As the saying goes, comparison is the thief of joy.
Even though I consider myself fairly set in my financial values, I too am still guilty of this. In this digital age, it’s so hard to avoid looking at the highlight reel of other people’s lives and think, “…damn.” We see someone on Instagram who always seems to go on kickass vacations while we’re at home muttering to ourselves, “I hope I don’t go over my grocery budget this month.”
Or, at the other end of the spectrum, we read a post from a blogger who manages to save 70% of their income and you feel like a failure for only saving 30%. If you’re comparing yourselves to others, here are a few reality checks, as well as easy solutions to help you with the envy.
That Person May Be Terrible with Money
If you find yourself asking, “How can they afford that?” it’s because chances are, they can’t. Remember, people spend money for many reasons. That friend who just bought a BMW on a starting salary may have just hopped on the “Keeping Up with the Joneses” treadmill. They may have leased that car for 7 years, are up to their ears in debt, have no emergency fund, or all of the above.
Alternatively, that friend may have parents who generously gives them money to fund their lifestyle. It’s impossible to know their situation behind the scenes. But if you see someone living it up while you’re living on instant noodles, remind yourself that their access to credit does not mean sh*t. I would bet you’re probably in a better financial position than them.
Their Saving Methods May Not Work for You
On the other side of the coin, you may feel insecure when you see someone who seems to have their financial sh** together. You see them post their extremely detailed Excel spreadsheet of their mortgage payments, and you don’t even have Microsoft Office on your computer. Yes, they may appear to have it all figured out, but that doesn’t mean you don’t. Whether you track your money on a fancy spreadsheet or in a $2 notebook, it doesn’t matter.
That person may also be saving money in places that you wouldn’t. They may bring a can of tuna to work for lunch every day, and that just isn’t something you’re willing to do. Not to mention there may be other, more important, factors that differentiate their financial position from yours, such as whether they: graduated debt-free, live in a two-income household, have pets or dependents, have a high salary and various work perks, or live in a more affordable city.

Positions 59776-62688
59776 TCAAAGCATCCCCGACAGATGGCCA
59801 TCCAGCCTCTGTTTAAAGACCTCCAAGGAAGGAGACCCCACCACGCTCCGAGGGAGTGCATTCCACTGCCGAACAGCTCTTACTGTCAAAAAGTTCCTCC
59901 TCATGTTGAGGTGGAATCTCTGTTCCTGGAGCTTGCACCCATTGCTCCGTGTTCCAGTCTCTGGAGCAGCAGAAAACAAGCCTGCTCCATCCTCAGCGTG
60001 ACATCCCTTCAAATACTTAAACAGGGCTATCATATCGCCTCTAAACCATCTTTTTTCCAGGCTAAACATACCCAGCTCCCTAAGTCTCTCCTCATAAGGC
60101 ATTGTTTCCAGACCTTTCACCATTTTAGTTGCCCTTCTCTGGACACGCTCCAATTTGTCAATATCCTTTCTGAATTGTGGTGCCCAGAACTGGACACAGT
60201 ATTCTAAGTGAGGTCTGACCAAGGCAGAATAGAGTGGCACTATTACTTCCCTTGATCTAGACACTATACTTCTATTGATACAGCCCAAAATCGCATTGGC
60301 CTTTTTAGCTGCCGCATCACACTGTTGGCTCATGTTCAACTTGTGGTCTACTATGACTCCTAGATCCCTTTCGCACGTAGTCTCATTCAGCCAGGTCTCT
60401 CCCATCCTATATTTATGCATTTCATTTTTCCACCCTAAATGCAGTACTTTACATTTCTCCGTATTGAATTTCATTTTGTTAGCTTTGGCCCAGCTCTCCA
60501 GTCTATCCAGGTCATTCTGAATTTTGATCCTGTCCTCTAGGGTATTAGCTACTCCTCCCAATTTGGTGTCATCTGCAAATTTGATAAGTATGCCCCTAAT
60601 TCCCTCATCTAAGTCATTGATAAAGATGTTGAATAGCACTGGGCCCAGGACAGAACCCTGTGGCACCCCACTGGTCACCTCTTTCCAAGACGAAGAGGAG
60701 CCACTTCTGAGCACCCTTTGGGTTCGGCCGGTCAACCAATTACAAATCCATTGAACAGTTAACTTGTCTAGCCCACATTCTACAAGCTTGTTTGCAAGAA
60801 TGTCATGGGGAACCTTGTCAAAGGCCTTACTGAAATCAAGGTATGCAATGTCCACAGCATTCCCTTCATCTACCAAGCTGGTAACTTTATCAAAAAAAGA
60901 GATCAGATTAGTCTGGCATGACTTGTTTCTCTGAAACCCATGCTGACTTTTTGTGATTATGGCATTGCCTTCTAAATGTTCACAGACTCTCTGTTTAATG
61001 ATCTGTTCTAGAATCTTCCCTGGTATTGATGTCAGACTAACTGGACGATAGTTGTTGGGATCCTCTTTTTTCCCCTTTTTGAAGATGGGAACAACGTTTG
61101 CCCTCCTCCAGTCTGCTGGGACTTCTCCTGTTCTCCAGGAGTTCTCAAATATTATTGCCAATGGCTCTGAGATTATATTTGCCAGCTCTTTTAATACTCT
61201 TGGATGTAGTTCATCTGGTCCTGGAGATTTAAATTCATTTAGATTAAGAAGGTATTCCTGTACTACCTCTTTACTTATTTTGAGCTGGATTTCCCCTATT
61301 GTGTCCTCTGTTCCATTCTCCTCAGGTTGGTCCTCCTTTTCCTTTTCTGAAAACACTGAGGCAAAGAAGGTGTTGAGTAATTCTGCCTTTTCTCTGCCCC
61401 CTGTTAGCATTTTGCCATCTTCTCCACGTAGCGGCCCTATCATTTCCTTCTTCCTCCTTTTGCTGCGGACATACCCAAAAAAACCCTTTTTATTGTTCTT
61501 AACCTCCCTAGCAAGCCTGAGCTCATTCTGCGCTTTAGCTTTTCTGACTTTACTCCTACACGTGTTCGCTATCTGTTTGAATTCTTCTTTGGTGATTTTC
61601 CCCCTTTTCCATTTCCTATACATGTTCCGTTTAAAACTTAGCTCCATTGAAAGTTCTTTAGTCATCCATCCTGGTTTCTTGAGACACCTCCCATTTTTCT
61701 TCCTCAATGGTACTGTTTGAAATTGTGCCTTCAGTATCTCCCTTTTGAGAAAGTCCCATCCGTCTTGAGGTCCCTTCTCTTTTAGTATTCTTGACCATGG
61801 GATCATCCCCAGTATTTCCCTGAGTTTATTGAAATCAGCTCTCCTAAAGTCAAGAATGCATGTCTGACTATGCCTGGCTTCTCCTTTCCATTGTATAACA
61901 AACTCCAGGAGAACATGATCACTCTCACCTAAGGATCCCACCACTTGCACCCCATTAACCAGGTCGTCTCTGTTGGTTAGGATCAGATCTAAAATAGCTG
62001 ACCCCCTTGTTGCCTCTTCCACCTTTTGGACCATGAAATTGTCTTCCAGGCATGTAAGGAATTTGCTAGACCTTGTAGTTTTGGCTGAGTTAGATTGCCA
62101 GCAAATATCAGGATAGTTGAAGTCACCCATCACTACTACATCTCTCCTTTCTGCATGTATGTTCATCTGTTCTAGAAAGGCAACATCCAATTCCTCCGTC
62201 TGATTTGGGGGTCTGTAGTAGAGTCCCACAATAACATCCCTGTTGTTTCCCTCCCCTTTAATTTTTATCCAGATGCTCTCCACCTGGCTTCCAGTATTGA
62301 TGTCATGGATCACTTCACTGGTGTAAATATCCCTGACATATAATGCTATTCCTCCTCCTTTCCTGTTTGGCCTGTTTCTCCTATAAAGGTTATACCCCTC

If you graduated with $100,000 of student loans and you’re comparing yourself to someone who graduated debt-free, you’re playing a losing game.
Just remember, like you, that person once started from the bottom — a.k.a. with zero personal finance knowledge. Financial literacy isn’t genetic. It’s not like you come out of the womb knowing what mutual funds are. Instead of being hard on yourself for what you do or don’t know, applaud yourself for starting this embarking journey to begin with.
Now, what are some solutions to eliminate your envy?
Solution #1: Unfollow Them on Social Media
If you don’t like having your News Feed bombarded with updates about your friend buying the latest material item, unfollow them. It’s not like you’re going to feel left out by not knowing what new car your friend bought. Instead, follow people who post things that coincide with your values. I personally follow Instagram accounts that inspire me to hustle, live frugally and work towards my financial goals. These accounts really keep me focused during the day-to-day grind.
Solution #2: Follow a Personal Finance Blogger with a Similar Financial Situation or Mindset as You
Similar to my previous suggestion, follow a personal finance blogger who is in a similar financial situation or has a similar mindset as you. Right now, I read more blogs that focuses on frugal living, debt repayment and investing in both ETFs & index funds, rather than say, blogs on family finances. I don’t have kids (yet), so I don’t find reading these bloggers’ net worth and expense tracking too helpful for me.
I also enjoy following personal finance bloggers who, like me, are millennials, live in expensive cities, and review more modern financial products like roboadvisors and online banks.
Solution #3: Remind Yourself of Your Financial Goals
Your financial goals are unique.
Someone’s financial goal could be to retire at 50 with a $2,000,000 nest egg and travel the world, but you may have always pictured yourself retiring at 65 years old with $1,000,000 in a mortgage-free house. You can’t compare apples to oranges.
Forget what other people’s goals are, just focus on your own. You’ll realize that it most likely requires a different financial strategy than what that other person is doing. We’re all on our own path, which is both exciting and terrifying. It’s very difficult to find someone who has identical goals, income, and situation that we can emulate. Instead, realize that you’re on your own adventure, which involves making sacrifices that others won’t, and visa-versa. Once you reach your financial goals you’ll discover that you no longer care what other people are doing.
Thanks for reading!
This article was originally published on www.jenonmoney.com. If you enjoy my writing, check that out for more content. — Jen